What Is Your Investment Strategy? How To Make One

As you get into investing, do you have an investment strategy? Do you even know what an investment strategy is or what yours should look like? If not, here's what you need to know about investment strategies for beginners.

What Is an Investment Strategy? 

You can't make a strategy without understanding what it entails. In investing, the strategy is your overall approach to investing, your goals, and the means to execute your plan. It's basically a set of guiding principles that you think will help you reach your goal. Investment strategies often start out vague and overarching, but they should later develop into more detailed plans as you learn more about your investing personality.

What Are Some Investment Strategy Elements?

What might your investment strategy include? First, you should consider how active you wish to be in buying, selling, and trading stocks or bonds. Will you be heavily involved on a daily basis? Or do you plan to let professionals do the work?

Two of the most common strategies are 'buy and hold' and active trading. The buy-and-hold strategy emphasizes patience and long-term planning and keeps emotions out of the equation. On the other hand, an active trading strategy seeks to take advantage of short-term price changes and the right timing to boost values quickly. 

Finally, modern investors often include nonfinancial concerns in their investment strategy. This may mean you avoid unethical or environmentally unfriendly companies or it could mean you want to prioritize small businesses. You might plan to invest in certain sectors or regions, or even to include nontraditional investments that reflect your values.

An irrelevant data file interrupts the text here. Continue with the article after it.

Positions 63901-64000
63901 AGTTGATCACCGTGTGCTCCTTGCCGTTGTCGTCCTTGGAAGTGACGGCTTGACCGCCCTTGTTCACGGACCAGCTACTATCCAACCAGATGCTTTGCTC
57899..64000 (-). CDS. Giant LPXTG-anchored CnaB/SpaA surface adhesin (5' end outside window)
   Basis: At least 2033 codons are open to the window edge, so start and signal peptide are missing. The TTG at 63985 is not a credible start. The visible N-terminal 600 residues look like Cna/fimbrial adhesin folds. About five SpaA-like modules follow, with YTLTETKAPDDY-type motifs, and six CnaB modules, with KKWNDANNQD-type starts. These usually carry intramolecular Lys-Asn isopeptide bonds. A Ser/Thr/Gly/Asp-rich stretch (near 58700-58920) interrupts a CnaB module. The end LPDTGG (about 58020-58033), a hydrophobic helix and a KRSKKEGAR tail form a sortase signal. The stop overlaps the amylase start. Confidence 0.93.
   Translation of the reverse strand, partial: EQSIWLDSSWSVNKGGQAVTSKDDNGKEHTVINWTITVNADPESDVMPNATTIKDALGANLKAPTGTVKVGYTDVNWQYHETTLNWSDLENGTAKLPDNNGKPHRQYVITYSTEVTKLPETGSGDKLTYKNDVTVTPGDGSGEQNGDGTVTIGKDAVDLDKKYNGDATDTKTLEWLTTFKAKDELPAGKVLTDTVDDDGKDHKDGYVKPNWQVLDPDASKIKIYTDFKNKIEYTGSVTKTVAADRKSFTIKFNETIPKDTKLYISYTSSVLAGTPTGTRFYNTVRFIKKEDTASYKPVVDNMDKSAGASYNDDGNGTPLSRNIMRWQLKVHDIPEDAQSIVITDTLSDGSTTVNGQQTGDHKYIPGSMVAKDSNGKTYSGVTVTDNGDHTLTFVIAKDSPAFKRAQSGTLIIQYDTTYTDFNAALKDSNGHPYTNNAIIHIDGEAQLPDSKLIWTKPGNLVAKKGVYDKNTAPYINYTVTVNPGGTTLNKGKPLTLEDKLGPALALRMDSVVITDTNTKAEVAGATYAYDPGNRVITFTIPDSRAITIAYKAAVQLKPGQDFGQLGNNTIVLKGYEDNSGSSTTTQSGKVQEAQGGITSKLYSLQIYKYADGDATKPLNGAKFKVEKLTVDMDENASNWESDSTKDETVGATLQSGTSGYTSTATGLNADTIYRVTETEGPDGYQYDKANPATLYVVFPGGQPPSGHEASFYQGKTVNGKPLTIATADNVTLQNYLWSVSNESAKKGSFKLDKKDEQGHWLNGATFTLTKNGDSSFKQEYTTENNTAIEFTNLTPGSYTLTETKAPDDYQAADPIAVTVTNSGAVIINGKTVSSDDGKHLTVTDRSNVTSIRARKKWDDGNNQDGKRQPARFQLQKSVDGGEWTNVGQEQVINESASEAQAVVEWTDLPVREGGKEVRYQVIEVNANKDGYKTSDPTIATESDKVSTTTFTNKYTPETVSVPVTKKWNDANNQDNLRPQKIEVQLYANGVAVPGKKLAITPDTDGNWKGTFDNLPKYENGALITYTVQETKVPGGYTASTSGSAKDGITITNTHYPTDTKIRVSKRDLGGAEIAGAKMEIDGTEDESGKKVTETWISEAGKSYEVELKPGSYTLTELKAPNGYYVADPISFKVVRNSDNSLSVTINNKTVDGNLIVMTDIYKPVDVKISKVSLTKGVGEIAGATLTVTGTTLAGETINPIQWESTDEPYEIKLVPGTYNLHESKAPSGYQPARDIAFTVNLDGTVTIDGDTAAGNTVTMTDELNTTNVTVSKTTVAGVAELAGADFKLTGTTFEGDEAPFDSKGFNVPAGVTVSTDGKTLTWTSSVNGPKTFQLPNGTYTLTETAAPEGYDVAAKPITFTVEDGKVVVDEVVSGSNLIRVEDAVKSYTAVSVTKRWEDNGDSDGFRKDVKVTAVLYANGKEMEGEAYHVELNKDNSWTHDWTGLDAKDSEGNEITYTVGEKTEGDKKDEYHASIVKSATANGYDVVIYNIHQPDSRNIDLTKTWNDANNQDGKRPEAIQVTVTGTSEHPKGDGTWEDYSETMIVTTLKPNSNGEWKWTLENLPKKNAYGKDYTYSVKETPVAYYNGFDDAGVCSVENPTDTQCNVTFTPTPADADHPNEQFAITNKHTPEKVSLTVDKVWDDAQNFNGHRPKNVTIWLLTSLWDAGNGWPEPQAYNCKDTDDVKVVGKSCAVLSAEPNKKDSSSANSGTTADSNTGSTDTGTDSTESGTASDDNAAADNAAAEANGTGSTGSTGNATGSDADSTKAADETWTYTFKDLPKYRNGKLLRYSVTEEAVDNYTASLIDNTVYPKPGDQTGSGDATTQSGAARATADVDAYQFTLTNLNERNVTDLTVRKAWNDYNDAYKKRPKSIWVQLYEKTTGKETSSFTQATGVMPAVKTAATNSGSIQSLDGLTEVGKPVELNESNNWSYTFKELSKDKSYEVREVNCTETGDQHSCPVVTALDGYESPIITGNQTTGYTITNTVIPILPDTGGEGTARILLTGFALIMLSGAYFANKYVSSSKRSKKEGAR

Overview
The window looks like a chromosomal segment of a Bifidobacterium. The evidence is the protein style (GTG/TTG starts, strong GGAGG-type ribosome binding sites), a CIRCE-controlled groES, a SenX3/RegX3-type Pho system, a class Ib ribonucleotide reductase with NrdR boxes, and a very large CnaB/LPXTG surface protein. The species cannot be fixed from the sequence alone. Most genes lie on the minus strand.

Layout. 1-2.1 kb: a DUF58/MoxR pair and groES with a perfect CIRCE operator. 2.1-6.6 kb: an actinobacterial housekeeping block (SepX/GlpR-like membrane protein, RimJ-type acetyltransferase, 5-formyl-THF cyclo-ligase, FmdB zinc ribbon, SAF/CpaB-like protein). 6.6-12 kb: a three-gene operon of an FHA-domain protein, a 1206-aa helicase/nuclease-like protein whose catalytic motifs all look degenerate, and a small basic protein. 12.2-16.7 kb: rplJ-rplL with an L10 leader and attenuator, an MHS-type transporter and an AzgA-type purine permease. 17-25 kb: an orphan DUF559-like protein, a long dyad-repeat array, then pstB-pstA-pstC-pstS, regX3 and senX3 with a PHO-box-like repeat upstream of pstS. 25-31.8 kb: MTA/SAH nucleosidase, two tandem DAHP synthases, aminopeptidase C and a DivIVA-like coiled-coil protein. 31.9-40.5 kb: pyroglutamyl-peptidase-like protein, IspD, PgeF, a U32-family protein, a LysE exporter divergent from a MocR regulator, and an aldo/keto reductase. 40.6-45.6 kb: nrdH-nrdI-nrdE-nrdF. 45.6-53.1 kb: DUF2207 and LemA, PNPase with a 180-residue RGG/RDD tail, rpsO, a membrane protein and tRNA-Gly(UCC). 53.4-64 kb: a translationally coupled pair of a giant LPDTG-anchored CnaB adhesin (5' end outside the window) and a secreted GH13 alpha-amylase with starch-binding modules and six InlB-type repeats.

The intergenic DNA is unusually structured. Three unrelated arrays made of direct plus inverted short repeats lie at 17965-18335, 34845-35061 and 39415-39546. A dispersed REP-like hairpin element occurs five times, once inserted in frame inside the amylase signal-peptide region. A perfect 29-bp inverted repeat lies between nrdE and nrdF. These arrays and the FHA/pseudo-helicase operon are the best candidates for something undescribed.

Should Your Investment Strategy Change? 

Your initial strategy should reflect who you are as investor and the goals you currently have. Many new investors opt for a 'buy and hold' strategy when they know little about the process, but they may become more active as their confidence and skills grow. This is a normal trajectory, so don't feel like you must adhere to the way you invested as a beginner. 

In addition, your investment strategy is informed by the goals themselves. Consider your retirement accounts. Younger investors should generally be more aggressive and then taper off risk as they age. However, even the youngest investor may not want to be so aggressive with active trading that they risk their retirement. Instead, they may save this for other goals like vacation funds or a dedicated experimental account. 

Where Can You Start?

The best place to start planning your investment strategy is to meet with an experienced investment strategist. They will work with you to identify all the factors that should (and will) define your approach. Contact a proprietary investment strategist to learn more.